BRITISH NATIONAL PARTY
A night of the long knives?

Once in favour, now out of favour:
Peter Rushton is seen here in background as
Nick Griffin speaks at the RWB camp in 2001.

IN JULY there was an announcement on the British National Party web site that Peter Rushton, a well-known and popular activist in the North West of England and one of the BNP's best speakers, had been excommunicated from the party and that members should henceforth have no contact with him. Precisely what Mr. Rushton had done to deserve this treatment was not specified - except that he was supposed to have passed on to Searchlight magazine some information that certain party officers had fed to him as a 'trap'. The announcement did not say what the information was, nor was any proof offered that if it came into the possession of Searchlight it was through him and not through someone else. 'Proof was anyway superfluous because no disciplinary trial had been held at which Peter could have defended himself and challenged the allegations made against him -supposing that he had been told precisely what they were, which he never was!
    The weakness of Peter's position was that for a year or two he had failed to renew his party membership subscription, so that it was possible for the party administration to classify him as a 'non-member' and thus deny him such a trial. This was unfortunate but it would not necessarily have made any difference. Some short time before, two other people who had held current party membership were handed punishments by disciplinary tribunals for 'offences' that might seem trivial compared with the case of another member against whom no disciplinary action has ever been taken - a matter we will come to later. These were the currently serving South Wales regional organiser Terry Cavill and the former West Midlands regional organiser Keith Axon. Mr. Cavill's 'offence' had been to take part in a leafleting activity in support of Steve Edwards, another former BNP regional organiser, who last Spring was standing as a candidate in an election to Sandwell Borough Council on behalf of the Freedom Party, a BNP breakaway group. Mr. Cavill's action in leafleting on Steve Edwards' behalf might have been considered unwise, but as the latter was a personal friend of his and there were anyway no BNP council candidates standing in South Wales at the time it seems stretching it to designate it as a 'hanging offence'. Most people would have thought that a reprimand, at the very most, would suffice, but the tribunal decided on expulsion.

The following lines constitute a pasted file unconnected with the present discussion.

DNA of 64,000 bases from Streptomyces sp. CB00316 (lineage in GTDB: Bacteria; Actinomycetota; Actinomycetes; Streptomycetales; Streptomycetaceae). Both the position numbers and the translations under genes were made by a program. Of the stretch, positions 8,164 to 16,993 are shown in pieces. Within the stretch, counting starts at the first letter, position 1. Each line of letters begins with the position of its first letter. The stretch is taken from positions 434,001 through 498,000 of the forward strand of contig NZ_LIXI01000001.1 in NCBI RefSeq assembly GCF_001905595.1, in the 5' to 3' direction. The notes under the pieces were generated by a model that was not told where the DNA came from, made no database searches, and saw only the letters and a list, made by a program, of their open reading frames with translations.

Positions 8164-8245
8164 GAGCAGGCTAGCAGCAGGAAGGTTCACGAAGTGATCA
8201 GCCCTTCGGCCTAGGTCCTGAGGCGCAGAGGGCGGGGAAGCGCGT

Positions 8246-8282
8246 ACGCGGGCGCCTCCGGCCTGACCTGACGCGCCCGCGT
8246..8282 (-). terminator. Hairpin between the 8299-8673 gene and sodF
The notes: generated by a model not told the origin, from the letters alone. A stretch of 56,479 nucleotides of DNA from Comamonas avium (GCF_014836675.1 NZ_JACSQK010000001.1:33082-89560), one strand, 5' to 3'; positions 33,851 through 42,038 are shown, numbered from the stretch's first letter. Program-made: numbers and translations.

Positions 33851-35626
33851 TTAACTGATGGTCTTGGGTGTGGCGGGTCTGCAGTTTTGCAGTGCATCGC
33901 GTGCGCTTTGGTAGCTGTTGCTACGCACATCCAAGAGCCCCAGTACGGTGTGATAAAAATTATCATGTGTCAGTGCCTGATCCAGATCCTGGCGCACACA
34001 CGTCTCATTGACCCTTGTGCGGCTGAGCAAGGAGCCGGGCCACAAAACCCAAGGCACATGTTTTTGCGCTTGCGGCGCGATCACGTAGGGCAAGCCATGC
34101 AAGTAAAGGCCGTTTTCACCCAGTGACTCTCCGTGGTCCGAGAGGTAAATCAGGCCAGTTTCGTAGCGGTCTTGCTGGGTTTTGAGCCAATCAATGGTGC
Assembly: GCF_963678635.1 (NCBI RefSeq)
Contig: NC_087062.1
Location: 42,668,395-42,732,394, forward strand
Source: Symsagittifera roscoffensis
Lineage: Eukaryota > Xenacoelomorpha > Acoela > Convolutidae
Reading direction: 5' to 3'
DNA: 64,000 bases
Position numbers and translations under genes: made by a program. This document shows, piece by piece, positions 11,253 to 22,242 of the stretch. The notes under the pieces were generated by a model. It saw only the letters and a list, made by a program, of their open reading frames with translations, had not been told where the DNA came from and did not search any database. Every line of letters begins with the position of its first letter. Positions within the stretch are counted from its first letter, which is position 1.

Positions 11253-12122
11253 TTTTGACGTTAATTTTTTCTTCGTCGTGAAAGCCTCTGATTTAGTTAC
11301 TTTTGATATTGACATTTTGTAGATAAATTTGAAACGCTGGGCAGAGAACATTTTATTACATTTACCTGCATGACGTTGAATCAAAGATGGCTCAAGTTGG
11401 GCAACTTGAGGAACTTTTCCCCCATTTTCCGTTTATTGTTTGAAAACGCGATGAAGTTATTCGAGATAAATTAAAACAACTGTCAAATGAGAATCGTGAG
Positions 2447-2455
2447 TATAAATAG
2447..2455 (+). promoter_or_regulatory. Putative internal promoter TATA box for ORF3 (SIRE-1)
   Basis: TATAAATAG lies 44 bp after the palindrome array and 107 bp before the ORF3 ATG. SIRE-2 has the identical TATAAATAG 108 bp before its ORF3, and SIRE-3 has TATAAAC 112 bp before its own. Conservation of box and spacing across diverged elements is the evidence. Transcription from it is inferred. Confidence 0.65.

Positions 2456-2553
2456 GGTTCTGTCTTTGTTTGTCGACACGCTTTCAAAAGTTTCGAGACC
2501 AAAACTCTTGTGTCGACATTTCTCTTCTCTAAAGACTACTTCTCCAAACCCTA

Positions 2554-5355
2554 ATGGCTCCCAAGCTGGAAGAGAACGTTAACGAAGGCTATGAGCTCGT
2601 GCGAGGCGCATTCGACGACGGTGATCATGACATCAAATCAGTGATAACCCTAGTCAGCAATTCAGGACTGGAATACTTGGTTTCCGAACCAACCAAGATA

Keith Axon's alleged offence was to have spread false and malicious rumours when speaking at a meeting in Cardiff in criticism of the BNP chairman Nick Griffin. Mr. Axon maintains to this day that he did not do as alleged but that he was given a year's suspension of membership by a 'kangaroo court' whose verdict had been decided well in advance.

Contrasting treatment
    Whatever the facts concerning the Axon case, the handling of it contrasted glaringly with the case of Tony Lecomber, the party's group development officer, a paid party employee and one of its highest-ranking officials, who last year produced and distributed a spoof local news-paper (referred to elsewhere in this issue) in which he accused BNP founder and Spearhead editor John Tyndall of being a 'thief - at least equally a false and malicious rumour, one would have thought, but which did not result in Mr. Lecomber being required to appear at any disciplinary enquiry, least of all given any disciplinary punishment. The inconsistency in the treatment of these two cases was dealt with in a report in Spearhead published in February this year.
    But this was not the only instance of Tony Lecomber being given licence to do whatever he likes in the BNP and being, apparently, immune to any disciplinary action. Earlier this Summer, a party supporter in London, Alex Cooper, received an anonymous letter alleging extremely insulting remarks being made against him and his wife by another supporter and activist Dave Hill. Alex was immediately suspicious about the letter and contacted Dave concerning it. The two recognised straightaway that the ill-disguised hand-writing in the letter and on the accompanying envelope belonged to Tony Lecomber, and that this was just a little piece of 'dirty tricks' by Mr. Lecomber to cause friction between the two - both of whom had clashed with him over party matters. Another member telephoned Mr. Lecomber and asked him if he was the writer of the letter - to which he replied that he had no comment!